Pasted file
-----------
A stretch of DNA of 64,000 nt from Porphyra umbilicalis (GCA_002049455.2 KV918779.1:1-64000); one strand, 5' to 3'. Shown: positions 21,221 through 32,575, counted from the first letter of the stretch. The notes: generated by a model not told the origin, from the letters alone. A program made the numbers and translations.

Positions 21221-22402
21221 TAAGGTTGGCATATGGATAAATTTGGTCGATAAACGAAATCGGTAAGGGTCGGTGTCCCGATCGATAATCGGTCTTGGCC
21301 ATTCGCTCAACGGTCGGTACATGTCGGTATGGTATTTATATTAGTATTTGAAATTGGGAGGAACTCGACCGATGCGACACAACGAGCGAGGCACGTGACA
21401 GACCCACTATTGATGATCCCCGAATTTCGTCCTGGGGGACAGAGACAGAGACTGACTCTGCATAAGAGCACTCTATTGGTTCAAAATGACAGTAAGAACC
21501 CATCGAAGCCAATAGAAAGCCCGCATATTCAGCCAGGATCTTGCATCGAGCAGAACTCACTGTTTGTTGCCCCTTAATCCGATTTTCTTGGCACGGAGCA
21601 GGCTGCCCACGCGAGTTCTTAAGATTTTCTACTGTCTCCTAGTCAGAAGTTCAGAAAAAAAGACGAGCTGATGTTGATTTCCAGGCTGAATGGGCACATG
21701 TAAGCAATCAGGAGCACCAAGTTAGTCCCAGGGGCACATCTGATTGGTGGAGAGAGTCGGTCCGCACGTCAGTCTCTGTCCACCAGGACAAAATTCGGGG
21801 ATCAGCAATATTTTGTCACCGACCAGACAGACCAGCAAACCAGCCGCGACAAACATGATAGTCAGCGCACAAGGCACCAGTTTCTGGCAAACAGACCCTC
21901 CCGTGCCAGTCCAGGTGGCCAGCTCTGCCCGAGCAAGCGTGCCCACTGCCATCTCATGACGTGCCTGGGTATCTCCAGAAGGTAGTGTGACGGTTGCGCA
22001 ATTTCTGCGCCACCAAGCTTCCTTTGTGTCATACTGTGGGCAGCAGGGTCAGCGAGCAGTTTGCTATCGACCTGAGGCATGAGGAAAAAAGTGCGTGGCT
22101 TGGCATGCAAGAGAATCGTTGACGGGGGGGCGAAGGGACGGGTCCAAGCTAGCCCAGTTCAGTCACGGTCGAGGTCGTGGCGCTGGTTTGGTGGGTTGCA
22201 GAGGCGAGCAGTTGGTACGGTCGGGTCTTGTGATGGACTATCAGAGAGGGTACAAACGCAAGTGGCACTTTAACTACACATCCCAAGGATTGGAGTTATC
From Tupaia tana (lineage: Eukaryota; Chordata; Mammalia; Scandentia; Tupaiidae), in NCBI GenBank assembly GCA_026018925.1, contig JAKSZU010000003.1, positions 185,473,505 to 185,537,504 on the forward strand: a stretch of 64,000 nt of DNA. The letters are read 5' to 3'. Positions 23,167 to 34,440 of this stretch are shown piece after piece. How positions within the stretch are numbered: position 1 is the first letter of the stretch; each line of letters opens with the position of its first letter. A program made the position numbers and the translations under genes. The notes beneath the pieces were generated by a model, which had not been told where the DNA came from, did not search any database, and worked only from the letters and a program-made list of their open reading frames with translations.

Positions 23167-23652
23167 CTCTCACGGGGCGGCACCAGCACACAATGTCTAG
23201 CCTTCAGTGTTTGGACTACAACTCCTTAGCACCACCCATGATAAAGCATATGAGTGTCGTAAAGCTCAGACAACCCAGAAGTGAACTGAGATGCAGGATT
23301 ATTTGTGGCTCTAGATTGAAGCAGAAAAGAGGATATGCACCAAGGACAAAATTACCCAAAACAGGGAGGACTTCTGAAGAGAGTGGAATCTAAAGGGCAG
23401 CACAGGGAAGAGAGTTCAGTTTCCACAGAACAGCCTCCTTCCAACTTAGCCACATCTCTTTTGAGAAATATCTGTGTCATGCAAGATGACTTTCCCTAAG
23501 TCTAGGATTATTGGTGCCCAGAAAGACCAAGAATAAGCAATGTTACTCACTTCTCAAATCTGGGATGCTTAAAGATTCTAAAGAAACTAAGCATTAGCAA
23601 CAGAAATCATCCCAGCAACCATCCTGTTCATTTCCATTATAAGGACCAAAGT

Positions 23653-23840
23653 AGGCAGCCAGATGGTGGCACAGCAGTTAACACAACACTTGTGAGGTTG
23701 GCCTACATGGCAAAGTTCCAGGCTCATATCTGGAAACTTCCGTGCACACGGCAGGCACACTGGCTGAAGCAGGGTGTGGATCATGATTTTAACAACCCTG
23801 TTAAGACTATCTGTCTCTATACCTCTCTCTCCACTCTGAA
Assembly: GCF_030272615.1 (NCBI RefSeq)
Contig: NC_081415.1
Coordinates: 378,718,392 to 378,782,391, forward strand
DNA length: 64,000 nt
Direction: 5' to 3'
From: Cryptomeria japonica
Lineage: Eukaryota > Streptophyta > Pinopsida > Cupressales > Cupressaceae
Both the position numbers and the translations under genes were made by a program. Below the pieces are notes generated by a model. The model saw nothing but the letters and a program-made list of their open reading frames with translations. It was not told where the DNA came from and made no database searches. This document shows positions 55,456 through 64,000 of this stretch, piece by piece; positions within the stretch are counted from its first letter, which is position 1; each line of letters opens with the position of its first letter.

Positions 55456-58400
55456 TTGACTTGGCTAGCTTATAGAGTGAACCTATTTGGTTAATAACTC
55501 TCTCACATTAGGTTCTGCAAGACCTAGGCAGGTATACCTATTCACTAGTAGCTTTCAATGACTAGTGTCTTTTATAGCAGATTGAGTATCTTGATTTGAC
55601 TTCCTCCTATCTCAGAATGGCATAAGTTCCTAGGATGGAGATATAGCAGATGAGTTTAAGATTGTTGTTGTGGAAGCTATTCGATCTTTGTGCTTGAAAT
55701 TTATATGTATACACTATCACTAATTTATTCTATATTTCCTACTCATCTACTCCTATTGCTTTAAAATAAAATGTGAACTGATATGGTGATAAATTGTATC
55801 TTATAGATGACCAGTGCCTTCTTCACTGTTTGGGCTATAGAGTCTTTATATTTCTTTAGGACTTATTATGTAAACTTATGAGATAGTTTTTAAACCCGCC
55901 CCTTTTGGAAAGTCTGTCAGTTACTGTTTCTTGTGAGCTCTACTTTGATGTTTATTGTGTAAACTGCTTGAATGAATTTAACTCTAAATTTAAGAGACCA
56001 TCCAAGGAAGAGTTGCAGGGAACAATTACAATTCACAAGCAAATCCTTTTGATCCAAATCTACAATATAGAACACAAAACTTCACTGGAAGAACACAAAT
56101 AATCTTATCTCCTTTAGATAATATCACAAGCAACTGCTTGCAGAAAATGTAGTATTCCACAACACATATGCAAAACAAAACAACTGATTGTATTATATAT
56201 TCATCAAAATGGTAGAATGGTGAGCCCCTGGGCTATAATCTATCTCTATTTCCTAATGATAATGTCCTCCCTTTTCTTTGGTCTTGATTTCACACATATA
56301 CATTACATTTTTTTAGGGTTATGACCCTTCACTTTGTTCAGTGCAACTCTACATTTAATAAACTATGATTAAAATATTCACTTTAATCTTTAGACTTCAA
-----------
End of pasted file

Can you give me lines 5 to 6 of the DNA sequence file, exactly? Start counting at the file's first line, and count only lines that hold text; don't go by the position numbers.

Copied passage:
21401 GACCCACTATTGATGATCCCCGAATTTCGTCCTGGGGGACAGAGACAGAGACTGACTCTGCATAAGAGCACTCTATTGGTTCAAAATGACAGTAAGAACC
21501 CATCGAAGCCAATAGAAAGCCCGCATATTCAGCCAGGATCTTGCATCGAGCAGAACTCACTGTTTGTTGCCCCTTAATCCGATTTTCTTGGCACGGAGCA